This, in turn, resulted in increased investment and resources, such as the creation of new facilities, equipment, and training programs.

basketball in ireland

The formation of the national team, which brought together the best players in the country and gave them the opportunity to represent Ireland on the international stage, was another significant step in the growth of basketball in Ireland.

The national team has become a source of pride and inspiration for the Irish basketball community over the years, and has helped to raise the sport’s profile in the country.

Despite these gains, basketball in Ireland continues to face numerous challenges, including a lack of funding, resources, and facilities.

At Intersport Elverys, we hope we can help make the future stronger because we believe the structures are being put in place for a bright future.

Current State of Basketball in Ireland

Basketball in Ireland is currently experiencing rapid growth and development, with a vibrant and passionate community of players, coaches, and fans.

Basketball Ireland is doing huge work to nurture and grow the game.

Since its inception, the sport has come a long way, and it now has a thriving professional league, well-equipped facilities, and a national team that competes at the highest level.

basketball in ireland

Basketball’s popularity in Ireland grows year after year, attracting new fans and players and inspiring young people to pick up the sport and pursue their dreams of becoming a basketball player.

Basketball in Ireland is well positioned for continued growth and success in the years ahead, thanks to a strong emphasis on grassroots programs, training, and development.

Ever wondered how High a Basketball Hoop is? Check it out here.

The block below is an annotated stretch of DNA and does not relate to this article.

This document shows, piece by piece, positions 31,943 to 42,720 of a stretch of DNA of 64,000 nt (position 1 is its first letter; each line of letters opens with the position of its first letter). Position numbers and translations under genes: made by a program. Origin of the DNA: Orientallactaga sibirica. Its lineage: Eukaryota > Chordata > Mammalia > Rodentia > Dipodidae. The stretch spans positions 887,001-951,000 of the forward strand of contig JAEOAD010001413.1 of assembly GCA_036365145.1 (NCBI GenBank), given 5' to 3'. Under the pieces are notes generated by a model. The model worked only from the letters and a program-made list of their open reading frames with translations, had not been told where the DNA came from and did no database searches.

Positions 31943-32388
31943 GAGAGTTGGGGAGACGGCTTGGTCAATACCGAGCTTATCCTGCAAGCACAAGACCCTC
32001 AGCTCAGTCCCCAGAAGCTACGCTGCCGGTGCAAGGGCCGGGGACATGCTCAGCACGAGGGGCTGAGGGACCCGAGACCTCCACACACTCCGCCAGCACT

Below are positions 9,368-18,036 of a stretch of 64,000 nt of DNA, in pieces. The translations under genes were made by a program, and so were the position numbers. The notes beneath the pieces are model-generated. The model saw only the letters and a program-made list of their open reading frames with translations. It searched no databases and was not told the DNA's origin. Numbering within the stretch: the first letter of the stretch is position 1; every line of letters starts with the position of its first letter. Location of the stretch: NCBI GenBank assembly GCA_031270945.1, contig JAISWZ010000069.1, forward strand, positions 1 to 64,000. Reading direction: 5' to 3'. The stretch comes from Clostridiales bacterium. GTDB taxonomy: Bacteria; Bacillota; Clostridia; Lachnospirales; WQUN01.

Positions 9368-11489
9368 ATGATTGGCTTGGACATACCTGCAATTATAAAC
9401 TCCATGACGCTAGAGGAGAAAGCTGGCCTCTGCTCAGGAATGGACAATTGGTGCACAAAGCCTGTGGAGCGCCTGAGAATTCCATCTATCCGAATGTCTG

Notable Players and Coaches in Ireland

You might not think it, but basketball in Ireland has produced its fair share of top players and coaches over the years, particularly given the size of the sport in the country.

However, there has only been one Irish-born player to play in the NBA – Tullamore native Pat Burke.

basketball in ireland

Burke had a decent career, playing 62 games with Orlando Magic and Phoenix Suns.

Other notable players and coaches from the past and present include:

basketball in ireland


Basketball in Ireland has come a long way since its humble beginnings as a recreational sport.

It’s also poised for continued success, from grassroots programs to the national team, and the future looks brighter than ever.

Whether you’re a player, coach, or fan, the future of basketball in Ireland is exciting, and the next chapter of its history will undoubtedly be filled with even more excitement and success.

You might be here because you wanted to buy a basketball, well this blog will tell you how to buy the right size basketball for you?

Or why not check out our full basketball range HERE or below.

basketball in ireland

Ireland V England Mascot Competition with Intersport Elverys, Official Sports Retail Partner of Irish Rugby

Win a Mascot Place for Ireland v England in the Guinness Six Nations on St Patricks Weekend 🏉

As Official Sports Retail Partners to IrishRugby Intersport Elverys are giving one lucky fan (aged 7-12) the chance to be a Mascot at the Ireland v England Guinness Six Nations game on March 18th 2022.

The winner will receive a full match kit & tickets to the game. One for the mascot and two adult tickets. 🙌